But having this relationship does not mean that the process becomes easy, it doesn’t mean you don’t question, every single day, why this is your life, why you had to lose, why you have to hurt so bad. Adam’s pastor shares that God
“doesn't promise an explanation, but He does promise to walk with us through the pain. And the hard choice for you is whether or not your going to be angry for the time you didn't have..., or grateful for the time that you did have."
And now I am crying…again, for the tenth time after watching this scene and reading these words. Because it is a choice and it is an impossibly hard, at times, choice and it takes such great courage to make that choice to not be angry but to celebrate instead. I dreamed of the things we would have done with our twins, I envisioned all those matching outfits and toys. The dreams of our matching children climbing on a school bus, packing to move to out, graduating from university, standing up as each other’s best friend at their weddings. I had planned so much and now every single thing I planned had been ripped from arms, stolen from my outstretched hands. We were so darned close, the dream was within reach. I was so very angry at times. I just seemed so unfair to not have had those dreams, those memories, that time together with my amazing identical twins. I wanted (ok I did) to scream and throw things. I wanted my life back.
But gradually, over time, I became more peaceful. I found hope in the future, in the reuniting I would have with my son. But it wasn’t until I watched this for the second time that I realized finding that peace and hope was wonderful but it was a peace and hope centered around acceptance of what I had lost. It was never a celebration of joy for what we’d had.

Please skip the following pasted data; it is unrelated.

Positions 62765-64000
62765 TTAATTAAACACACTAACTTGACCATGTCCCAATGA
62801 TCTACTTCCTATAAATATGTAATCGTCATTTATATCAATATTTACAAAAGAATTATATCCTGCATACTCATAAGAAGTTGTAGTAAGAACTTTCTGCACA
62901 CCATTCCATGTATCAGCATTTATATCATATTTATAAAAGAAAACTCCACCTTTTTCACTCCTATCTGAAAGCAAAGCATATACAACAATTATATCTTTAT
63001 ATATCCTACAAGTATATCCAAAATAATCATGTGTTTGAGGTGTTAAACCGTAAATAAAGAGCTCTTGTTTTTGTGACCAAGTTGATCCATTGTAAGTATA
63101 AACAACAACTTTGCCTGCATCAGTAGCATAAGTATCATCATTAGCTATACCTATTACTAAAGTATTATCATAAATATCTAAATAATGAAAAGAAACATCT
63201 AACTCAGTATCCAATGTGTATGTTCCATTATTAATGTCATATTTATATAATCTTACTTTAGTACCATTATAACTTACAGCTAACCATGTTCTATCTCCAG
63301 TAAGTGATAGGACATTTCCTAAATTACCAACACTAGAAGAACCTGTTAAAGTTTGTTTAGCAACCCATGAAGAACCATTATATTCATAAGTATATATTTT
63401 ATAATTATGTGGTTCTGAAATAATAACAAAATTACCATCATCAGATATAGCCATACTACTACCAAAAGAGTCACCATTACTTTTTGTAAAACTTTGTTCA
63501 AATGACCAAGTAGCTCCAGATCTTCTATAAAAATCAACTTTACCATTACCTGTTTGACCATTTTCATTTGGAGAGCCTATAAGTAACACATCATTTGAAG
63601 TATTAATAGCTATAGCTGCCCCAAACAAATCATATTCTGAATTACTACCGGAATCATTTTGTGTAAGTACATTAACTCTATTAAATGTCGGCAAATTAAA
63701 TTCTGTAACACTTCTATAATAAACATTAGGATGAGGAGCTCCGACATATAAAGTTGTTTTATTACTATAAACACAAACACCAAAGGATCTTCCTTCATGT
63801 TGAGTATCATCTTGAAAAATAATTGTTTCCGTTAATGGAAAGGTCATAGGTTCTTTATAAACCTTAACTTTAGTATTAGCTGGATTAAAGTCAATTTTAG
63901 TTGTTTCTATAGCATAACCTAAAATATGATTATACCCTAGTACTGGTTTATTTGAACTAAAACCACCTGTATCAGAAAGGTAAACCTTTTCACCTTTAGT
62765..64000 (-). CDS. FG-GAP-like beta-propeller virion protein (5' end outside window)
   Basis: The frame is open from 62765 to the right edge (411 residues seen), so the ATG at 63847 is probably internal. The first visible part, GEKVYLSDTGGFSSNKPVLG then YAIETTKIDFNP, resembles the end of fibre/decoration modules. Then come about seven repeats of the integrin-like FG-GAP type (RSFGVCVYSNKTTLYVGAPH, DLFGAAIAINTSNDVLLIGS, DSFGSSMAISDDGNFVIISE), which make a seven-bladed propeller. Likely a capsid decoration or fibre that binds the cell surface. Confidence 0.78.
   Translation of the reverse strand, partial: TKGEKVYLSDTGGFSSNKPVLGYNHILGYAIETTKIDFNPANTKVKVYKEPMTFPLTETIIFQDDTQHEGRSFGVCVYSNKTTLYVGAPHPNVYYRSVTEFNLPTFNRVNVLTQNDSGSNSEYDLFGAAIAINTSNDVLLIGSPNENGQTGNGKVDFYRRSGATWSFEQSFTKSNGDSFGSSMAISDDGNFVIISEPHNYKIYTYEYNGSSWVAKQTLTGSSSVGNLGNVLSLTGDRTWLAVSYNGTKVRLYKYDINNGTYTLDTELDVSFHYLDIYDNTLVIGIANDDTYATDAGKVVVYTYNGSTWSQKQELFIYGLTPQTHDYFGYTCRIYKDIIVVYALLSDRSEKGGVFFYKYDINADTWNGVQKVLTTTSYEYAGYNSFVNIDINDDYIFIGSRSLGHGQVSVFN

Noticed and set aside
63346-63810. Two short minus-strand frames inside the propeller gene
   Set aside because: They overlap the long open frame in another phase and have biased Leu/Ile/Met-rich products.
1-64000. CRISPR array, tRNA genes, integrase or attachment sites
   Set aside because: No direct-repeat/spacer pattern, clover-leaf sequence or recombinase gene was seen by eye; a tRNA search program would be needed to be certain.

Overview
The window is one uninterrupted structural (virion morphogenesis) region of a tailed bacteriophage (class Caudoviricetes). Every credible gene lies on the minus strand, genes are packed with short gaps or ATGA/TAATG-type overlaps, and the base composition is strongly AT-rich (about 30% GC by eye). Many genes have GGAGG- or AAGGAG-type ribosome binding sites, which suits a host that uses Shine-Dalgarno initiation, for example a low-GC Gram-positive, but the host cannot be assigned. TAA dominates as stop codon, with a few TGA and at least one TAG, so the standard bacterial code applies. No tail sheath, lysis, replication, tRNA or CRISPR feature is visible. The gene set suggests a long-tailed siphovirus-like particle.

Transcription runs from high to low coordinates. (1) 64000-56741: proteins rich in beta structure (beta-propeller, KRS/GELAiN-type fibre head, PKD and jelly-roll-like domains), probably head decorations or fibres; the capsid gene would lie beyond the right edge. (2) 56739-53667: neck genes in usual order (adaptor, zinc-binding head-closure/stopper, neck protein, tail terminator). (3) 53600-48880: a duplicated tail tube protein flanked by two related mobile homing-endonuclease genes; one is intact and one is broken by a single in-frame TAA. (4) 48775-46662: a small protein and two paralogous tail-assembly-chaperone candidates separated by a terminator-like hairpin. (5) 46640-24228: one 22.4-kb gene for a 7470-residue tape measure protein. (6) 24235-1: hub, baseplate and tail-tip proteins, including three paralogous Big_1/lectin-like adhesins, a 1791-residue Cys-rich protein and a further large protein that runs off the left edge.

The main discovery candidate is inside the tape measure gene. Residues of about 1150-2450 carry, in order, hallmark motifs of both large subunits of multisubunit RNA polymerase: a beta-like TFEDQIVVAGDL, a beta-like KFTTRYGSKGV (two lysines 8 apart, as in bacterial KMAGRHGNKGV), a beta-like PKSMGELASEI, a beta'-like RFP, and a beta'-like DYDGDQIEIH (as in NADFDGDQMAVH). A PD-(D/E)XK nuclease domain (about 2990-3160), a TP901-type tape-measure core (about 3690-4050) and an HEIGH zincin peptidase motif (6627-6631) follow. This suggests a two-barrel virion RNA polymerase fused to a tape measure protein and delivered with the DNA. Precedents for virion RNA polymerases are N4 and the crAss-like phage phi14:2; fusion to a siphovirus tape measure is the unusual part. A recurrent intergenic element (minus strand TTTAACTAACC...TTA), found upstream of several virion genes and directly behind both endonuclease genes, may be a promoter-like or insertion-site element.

But what an amazing thing we did have. What an absolute blessing from God. Only 3% of all women have twins. Of that 3%, for easy math in my later stats, that’s 30 sets of twins out of 1000 births. Only 15% of all twin pregnancies are identical… 15% of 3%... hmmmm 15% of 30 is 4.5 out of 1000…though other research says that identicals occur as little as 3 out of 1000 births. That is pretty amazing odds, what a blessed miracle. (now just cuz I am doing math… the chances of getting TTTS are 15% of all identicals… only .7 of those 4.5 babies or 7 out of 10 000 births… it’s like winning a lottery…though not one anyone EVER wants to win). I am one of so few women to experience the wonderful shock of finding out your body had performed this amazing miracle and split an egg into to two identical little beings. I will never, ever forget those moments….”I have some news for you Mrs. Tummers…there’s two babies in there!!!”. No one can take that moment from me and no one can take the excitement I felt at telling everyone I saw that I was having twins. I didn’t have a lot of time with Cole but I will cherish each and every memory of that time. Each and every ultrasound, each and every flutter and kick. The quick growth my body experienced, the rapid changes. The plans for my babies…what they would wear, where they would sleep, what Halloween costume I’d dress them in. I woke each and every moment in wonderment of the miracle that was happening. I remember saying to Geoff atleast once a week…’wow, we’re going to have twins…that is so amazing’. I will cherish the memories of my worries and questions and of the places I turned to for support. But most of all I will cherish the memory of seeing him month after month via ultrasound… kicking, waving, sucking his thumb, hitting and kicking his brother. I will cherish those pictures and I will be forever grateful for the time I had with my son.
Grief is a journey and that journey has so many twists and turns along the way. I am so very grateful that I have the Lord to lean on as I take this journey and I am so very grateful for all the memories he allowed me to have of the times before grief became a part of everyday life. Moreoever, I am so very grateful for the courage He has given me to grief publically, to share my heart and soul in hopes that others will find peace, to be able to look back at the whole journey with a smile, a tender heart and great joy.